Editor’s Note: The story has been updated to correct the series number under which USPTO hires computer science workers.
When John Owens II came to the U.S. Patent and Trademark Office in 2008, he was met with the news that the agency would soon deploy a new system for searching trademarks.
“Does it provide a new feature or function?” Owens remembered asking a manager at the time.
“No,” the manager replied.
“OK, what does it do?”
“Well, instead of crashing six times a day, it will only crash three.”
Owens “got a bunch of hemming and hawing” when he started demanding answers, he recalled. Frustrated, CIO Owens took the code home and debugged it. He later laid into the contractors who produced the system — and promptly fired them.
“I think the government, at least when I got here at the USPTO, was accepting a lot of garbage,” he said. But he’s been working on a cultural shift that would improve the quality of information technology that the government deploys.
By increasing collaboration, sending out fast updates and bringing in a tech-savvy workforce, Owens hopes to make his agency’s dated IT systems so dependable, so modern that a system failure would be big news.
“If our systems went down … I want to make the front page of the Washington Post,” Owens told FedScoop in an interview last month. “Because then I’d know we’ve done it.”
Improvements to the agency’s IT systems come at a critical time. The patent office has been criticized for its massive 600,000-application backlog. And this fall, recently nominated USPTO chief Michelle Lee touted improvements in information technology as a means of making application processing more efficient.
Already, the department has made some headway. Under Owens, the agency has released several new systems. Dependability has also improved. Owens said the patent office’s original systems weren’t even configured for 90 percent availability, which meant days of downtime every year. Since then, the patent office has improved availability to about 99.9 percent.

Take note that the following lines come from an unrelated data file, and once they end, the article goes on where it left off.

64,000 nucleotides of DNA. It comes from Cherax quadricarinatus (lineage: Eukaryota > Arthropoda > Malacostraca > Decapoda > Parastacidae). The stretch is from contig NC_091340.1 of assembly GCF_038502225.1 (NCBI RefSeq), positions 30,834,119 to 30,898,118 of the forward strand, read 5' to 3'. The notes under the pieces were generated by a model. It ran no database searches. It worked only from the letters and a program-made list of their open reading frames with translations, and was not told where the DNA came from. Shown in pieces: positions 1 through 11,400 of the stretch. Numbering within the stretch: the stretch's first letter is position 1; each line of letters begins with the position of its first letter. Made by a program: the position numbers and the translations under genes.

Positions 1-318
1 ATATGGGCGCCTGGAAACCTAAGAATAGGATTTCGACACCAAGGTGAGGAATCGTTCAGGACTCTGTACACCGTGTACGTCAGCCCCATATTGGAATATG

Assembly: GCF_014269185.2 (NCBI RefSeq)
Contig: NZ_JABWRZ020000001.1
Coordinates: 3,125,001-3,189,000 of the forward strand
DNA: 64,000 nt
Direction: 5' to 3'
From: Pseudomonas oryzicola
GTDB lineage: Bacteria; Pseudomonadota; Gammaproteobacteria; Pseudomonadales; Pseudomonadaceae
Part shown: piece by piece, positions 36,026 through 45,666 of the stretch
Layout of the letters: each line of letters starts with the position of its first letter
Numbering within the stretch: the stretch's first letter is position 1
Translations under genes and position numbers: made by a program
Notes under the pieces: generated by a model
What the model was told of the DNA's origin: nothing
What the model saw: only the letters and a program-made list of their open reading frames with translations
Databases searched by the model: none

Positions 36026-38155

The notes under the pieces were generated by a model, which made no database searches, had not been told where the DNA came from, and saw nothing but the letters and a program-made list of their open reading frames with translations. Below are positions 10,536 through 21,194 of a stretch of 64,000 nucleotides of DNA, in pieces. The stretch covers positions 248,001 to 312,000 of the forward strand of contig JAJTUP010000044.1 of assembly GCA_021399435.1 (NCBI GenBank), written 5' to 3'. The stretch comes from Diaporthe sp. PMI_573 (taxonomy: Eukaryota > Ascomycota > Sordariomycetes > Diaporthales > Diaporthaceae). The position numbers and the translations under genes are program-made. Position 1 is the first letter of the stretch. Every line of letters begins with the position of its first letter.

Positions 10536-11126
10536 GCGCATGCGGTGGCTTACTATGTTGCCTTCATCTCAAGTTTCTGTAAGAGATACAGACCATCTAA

But, he said, progress takes time.
Legacy systems: built like a ‘battleship’
Owens, who joined government following a career at AOL, is working to integrate into the USPTO an industry idea called “DevOps,” a concept linked to continuous, automated deployment of new software.
In the early days of government IT, “we built software like we built battleships or aircraft carriers,” he said. You’d build and assemble pieces. Test. Build more. Test more.
Things took a long time.
“It works pretty well when you’re building a building or you’re building a boat,” he said. “What it doesn’t do is work very well when you’re building a piece of software.”
But now, the agency is working to more quickly develop and release software. It is bringing in examiners to see what kinds of things they’d like to see. And the agency is using cloud technology as platform to quickly make, test and deploy new software and updates.
A critical part of DevOps is encouraging people to work together, particularly staffers in development and operations, to best make these rapid deployments. Owens said he’s trying to set positive examples that will increase collaboration.